There are some counter-intuitive things happening as dimension increases.

For instance consider unit sphere (radius 1)

If you go from 2 dimensions to 3 dimensions, the volume increases (Pi to 4/3 pi). Similar increase happens when you go to 3,4,5 dimensions. But then the volume starts to decrease. Eventually it decreases all the way to 0.

Now consider a cube of width 1. As dimension increases, the volume stays the same. But the length of the main diagonal grows as sqrt(dimension). So the corners become situated further and further away from the center, and eventually almost all the mass is concentrated in the corners (meaning outside of the inscribed sphere)

Here's a plot of the fraction of the mass concentrated in the corners as a function of dimension

For a 7 dimensional cube, about 96% of the mass is concentrated in one of it's 128 "corners", so if we had 7 dimensional vision, we might see that cube like this

Finally consider what happens with a d-dimensional standard normal (unit covariance matrix, centered at 0). If we plot probability mass contained around a thin shell of radius r as a function r we get the following graphs (d=1,d=4,d=16)

The mean of this distribution is

which can be approximated as sqrt(d)

Furthermore you can derive that variance of this distribution converges to 1/2 (see notebook). Applying Chebyshev's inequality, we get that for any dimension, at least 0.75 of the mass is contained in the shell of thickness 1 centered at about sqrt(d). In numerical integration this seems to converge to a slightly higher number, for instance for 10^6 dimensions, it's about 0.84

Here's the Mathematica notebook with some derivations (web version)

## 8 comments:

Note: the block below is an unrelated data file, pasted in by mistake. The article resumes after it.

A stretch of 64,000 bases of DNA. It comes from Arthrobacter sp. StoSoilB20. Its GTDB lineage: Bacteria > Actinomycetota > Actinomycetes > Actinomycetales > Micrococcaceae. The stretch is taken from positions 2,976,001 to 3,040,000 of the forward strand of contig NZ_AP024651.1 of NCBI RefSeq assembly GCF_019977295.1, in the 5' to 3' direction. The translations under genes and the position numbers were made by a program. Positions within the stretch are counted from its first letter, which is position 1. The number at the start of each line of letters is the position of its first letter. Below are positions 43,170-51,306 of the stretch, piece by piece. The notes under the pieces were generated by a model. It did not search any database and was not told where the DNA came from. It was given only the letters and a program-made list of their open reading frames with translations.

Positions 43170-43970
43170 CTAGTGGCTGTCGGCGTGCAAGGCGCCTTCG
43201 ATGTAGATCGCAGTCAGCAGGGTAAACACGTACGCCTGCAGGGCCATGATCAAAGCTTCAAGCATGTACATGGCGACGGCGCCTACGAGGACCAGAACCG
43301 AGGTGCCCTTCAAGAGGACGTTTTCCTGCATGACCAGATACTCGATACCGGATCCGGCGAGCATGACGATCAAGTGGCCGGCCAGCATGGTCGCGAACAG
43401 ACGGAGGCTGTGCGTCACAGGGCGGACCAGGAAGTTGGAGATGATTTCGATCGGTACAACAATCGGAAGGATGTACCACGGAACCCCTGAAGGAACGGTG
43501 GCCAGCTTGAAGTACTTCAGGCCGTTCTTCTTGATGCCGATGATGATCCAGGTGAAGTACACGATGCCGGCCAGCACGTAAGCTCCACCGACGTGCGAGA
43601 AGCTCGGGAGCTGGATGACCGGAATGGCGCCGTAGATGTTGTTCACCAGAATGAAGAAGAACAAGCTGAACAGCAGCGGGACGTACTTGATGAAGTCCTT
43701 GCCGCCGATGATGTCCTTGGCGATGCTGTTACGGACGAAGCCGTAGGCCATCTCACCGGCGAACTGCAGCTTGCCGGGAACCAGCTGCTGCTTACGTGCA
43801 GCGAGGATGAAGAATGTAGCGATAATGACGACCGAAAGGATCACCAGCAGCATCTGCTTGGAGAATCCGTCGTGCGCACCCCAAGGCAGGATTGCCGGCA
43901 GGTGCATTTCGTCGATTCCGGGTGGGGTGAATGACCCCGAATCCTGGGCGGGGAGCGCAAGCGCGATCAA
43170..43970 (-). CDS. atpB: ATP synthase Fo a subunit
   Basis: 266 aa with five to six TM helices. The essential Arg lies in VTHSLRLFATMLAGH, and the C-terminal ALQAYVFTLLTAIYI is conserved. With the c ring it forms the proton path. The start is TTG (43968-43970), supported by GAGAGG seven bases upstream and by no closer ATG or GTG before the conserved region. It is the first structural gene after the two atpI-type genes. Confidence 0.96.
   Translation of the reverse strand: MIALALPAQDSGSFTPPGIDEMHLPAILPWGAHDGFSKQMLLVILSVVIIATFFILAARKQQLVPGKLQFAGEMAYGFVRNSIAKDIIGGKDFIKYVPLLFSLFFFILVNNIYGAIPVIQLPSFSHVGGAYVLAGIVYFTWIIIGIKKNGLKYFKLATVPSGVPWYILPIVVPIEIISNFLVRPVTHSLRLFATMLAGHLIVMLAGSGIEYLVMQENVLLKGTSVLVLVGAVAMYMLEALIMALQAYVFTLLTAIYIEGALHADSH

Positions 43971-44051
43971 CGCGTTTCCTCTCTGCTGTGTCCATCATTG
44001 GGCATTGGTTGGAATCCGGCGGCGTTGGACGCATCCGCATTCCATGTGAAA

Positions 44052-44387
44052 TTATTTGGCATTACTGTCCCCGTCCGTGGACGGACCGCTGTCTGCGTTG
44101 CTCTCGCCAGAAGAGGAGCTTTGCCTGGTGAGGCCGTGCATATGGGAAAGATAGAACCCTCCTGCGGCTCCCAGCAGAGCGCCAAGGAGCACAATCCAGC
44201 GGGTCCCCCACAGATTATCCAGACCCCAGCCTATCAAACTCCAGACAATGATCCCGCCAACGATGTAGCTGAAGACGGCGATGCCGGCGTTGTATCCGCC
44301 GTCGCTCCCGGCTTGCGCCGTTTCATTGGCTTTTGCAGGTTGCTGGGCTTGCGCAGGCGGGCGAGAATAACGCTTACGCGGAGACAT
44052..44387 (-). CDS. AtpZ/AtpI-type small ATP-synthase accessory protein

Very interesting read. May I recommend the nice overview of Mario Koppen as complementary reading. damien

This is the math post of the year!

Nice post.

I have some sort of knee-jerk reaction against comparing the volume of spheres in different dimensions. What does it mean to compare the volume of something in 3d with units [L^3] and 4d with units [L^4]? I wouldn't like to say that one is ‘bigger’ than the other. Of course one may compare dimensionless quantities, which I appreciate is what you are doing by comparing the ratio of the volume of the sphere and the enclosing cube. One could also compare to an inscribed cube and see how all of the mass of the sphere gets pushed out to its surface, just as the cube’s mass goes to the corners.

A pratical application that spends some time working out how spheres and cubes fit together in high dimensions is http://tinyurl.com/s8xms

PS Damien I liked your link. Thanks.

Thanks for the link Damien, thanks for the comment Daniel, Iain -- I agree, units are not really meaningful.

Consider a cube with side 1 meter long. As dimensions increase, cube volume stays constant, goes to infinity or to zero depending on whether you use meters, millimeters or kilometers to measure volume.

Relative volume of cube inscribed in a sphere is another interesting calculation -- since diagonal^2 has length dx^2, where x is the length of the side, inscribed cube's "volume" goes down as d^{-d/2} which is faster than the rate at which sphere's volume decreases (about (d/2)^(-d/2))

Really nice !

As regards the gaussian part of this post, some graphs are missing ("following graphs d=1,d=4,d=16") and that makes "The mean of this distribution is..." a little confusing because you actually refer to E[||X||] and not to E[X] (which is always 0). This is obvious, but, at first glance I was confused...

Nevertheless, are there consequences on technics using d-normal (like Parzen estimator) ?

And what about the mass repartition of other distributions, with lower/bigger tails ?

Dear all, high-dimensional data analysis is the topic of my PhD thesis, which I am currently writing. I have gathered quite a few references about 'strange' properties of high dimensional spaces. If you are interested, just send me an email. damien

Nice introduction of simple math, high dimensional space seems to be challenging for we 3D human being. Anyway, really nice post and thanks.

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